Bloomberg News

U.K. Consumer Confidence Rises to Highest in Seven Months

February 01, 2012

(Updates with pound in fifth paragraph, comment from economist in eighth.)

Jan. 31 (Bloomberg) -- U.K. consumer confidence rose to the highest in seven months in January as slowing inflation eased pressure on shoppers, GfK NOP Ltd. said.

An index of sentiment rose 4 points from December to minus 29, the strongest reading since June, the London-based research group said in an e-mailed report today. Consumers’ outlook for the economy and their personal finances also improved.

Inflation slowed to 4.2 percent in December, and all of the U.K.’s six biggest energy companies are trimming prices in response to a drop in wholesale costs. Bank of England Governor Mervyn King said last week consumer-price gains will slow “sharply” this year and that policy makers have scope to increase bond purchases as the sovereign debt crisis in Europe threatens to tip the U.K. into another recession.

“A few rays of light have started to reach long-suffering consumers, including falling inflation and the recent reduction in energy prices,” Nick Moon, GfK Social Research managing director, said in a statement. “Consumer confidence is still seriously depressed and we should treat this month’s modest improvement with caution.”

The pound rose 0.2 percent against the dollar and was trading at $1.5735 as of 8 a.m. in London.

Economy Shrinks

GfK surveyed 2,000 people from Jan. 6-15, before data was published showing the economy shrank 0.2 percent in the fourth quarter, its first contraction in a year. The data have a margin of error of plus or minus 2 points.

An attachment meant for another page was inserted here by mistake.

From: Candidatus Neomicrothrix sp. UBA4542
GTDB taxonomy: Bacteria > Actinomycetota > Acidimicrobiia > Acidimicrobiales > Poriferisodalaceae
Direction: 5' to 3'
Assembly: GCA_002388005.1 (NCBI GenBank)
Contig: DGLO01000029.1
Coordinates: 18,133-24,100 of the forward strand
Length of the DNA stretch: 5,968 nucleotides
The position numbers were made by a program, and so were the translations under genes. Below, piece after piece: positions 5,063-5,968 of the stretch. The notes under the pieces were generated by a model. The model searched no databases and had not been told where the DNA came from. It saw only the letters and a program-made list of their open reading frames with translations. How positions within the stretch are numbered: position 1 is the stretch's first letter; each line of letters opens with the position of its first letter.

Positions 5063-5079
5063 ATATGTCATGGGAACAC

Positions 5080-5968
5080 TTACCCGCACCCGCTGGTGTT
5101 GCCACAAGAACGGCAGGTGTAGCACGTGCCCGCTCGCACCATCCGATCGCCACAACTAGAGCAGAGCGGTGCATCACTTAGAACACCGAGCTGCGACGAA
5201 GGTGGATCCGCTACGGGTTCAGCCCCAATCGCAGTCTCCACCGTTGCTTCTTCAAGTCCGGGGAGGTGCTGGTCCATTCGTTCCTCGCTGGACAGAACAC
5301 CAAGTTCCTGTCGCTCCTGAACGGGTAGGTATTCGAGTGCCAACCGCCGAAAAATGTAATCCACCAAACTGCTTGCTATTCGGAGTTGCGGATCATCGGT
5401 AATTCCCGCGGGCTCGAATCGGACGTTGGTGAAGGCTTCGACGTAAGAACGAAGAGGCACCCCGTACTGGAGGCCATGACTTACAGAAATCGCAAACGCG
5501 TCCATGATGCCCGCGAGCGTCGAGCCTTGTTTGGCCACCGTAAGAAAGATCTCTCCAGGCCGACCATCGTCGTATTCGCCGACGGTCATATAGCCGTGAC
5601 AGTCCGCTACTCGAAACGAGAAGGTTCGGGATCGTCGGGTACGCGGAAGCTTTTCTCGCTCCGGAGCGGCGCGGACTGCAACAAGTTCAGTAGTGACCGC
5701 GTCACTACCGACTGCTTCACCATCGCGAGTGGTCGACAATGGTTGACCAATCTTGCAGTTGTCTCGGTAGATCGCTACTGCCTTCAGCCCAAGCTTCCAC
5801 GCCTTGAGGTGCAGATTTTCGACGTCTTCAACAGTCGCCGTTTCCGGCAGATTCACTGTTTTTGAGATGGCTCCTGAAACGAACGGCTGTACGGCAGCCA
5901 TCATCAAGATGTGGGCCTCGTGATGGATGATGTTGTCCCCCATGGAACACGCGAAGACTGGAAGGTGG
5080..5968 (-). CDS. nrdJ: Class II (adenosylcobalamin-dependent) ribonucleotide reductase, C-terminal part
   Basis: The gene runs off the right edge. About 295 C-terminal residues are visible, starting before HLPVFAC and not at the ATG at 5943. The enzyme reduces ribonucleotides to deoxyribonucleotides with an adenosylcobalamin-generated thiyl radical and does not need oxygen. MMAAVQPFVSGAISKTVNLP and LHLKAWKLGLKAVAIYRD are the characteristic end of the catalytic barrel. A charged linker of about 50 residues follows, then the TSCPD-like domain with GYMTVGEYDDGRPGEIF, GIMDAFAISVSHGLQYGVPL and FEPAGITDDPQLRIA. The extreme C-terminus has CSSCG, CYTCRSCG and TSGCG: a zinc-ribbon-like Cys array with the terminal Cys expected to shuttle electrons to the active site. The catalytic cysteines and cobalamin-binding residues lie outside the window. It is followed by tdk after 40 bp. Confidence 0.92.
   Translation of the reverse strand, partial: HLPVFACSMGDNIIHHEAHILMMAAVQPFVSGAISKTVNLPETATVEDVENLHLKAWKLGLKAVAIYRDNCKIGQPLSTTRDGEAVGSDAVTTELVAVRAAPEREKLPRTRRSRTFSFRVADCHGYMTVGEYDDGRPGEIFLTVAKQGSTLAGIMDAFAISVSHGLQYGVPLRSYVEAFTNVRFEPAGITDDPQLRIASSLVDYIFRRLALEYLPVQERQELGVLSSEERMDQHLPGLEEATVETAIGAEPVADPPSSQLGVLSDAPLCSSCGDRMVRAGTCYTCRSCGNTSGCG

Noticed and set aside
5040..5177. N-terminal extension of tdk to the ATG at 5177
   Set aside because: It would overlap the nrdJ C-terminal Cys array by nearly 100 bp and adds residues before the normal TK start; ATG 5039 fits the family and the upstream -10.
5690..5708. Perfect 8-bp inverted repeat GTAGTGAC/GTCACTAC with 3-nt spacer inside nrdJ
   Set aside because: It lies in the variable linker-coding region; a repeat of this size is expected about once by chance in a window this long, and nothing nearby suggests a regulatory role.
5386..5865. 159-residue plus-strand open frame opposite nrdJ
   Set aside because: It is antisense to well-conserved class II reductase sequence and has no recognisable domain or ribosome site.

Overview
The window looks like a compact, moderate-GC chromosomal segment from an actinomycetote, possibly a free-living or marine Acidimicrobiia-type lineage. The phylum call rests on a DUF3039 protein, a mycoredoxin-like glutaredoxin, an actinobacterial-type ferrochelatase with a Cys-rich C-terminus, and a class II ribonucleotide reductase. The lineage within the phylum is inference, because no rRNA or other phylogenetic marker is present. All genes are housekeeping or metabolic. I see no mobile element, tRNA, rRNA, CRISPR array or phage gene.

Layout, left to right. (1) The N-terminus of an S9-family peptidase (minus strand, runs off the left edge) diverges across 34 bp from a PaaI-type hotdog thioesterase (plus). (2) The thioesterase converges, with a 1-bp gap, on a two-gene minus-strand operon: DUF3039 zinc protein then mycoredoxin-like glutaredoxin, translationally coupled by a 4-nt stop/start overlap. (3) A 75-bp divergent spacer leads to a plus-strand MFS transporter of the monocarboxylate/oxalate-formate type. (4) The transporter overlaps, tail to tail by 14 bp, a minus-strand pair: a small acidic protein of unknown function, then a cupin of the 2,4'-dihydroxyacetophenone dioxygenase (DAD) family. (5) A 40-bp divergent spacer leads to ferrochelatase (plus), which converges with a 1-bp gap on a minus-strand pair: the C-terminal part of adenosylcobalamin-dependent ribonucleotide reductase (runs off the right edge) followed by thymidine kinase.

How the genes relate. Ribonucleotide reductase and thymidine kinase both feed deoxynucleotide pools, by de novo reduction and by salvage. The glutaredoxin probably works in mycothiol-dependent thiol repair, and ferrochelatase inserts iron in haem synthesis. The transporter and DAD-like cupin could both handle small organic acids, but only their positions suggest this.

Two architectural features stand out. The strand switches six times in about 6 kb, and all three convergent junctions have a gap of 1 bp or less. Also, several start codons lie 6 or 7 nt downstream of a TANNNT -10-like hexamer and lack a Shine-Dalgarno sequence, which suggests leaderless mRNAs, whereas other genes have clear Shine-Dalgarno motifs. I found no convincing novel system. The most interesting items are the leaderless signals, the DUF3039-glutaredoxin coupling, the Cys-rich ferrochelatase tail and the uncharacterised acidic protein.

GfK said the increase in January “may simply reflect a hangover from the Christmas feelgood factor.”

“Risks of a double-dip recession, and our expectation that the deterioration in the labor market has not bottomed yet, make it unlikely that consumer confidence will continue improving significantly from here,” said Blerina Uruci, an economist at Barclays Capital in London.

Inflation has slipped from a peak of 5.2 percent in September. A measure of Britons’ assessment of their personal financial situation over the past 12 months rose 1 point to minus 22, and the gauge for the coming year increased the same amount to minus 9. A gauge assessing the economic outlook rose 8 points to minus 33, while shoppers’ assessment of the climate for making major purchases rose 9 points to minus 22.

--Editors: Fergal O’Brien, Simone Meier

To contact the reporter on this story: Jennifer Ryan in London at jryan13@bloomberg.net

To contact the editor responsible for this story: Craig Stirling at cstirling1@bloomberg.net


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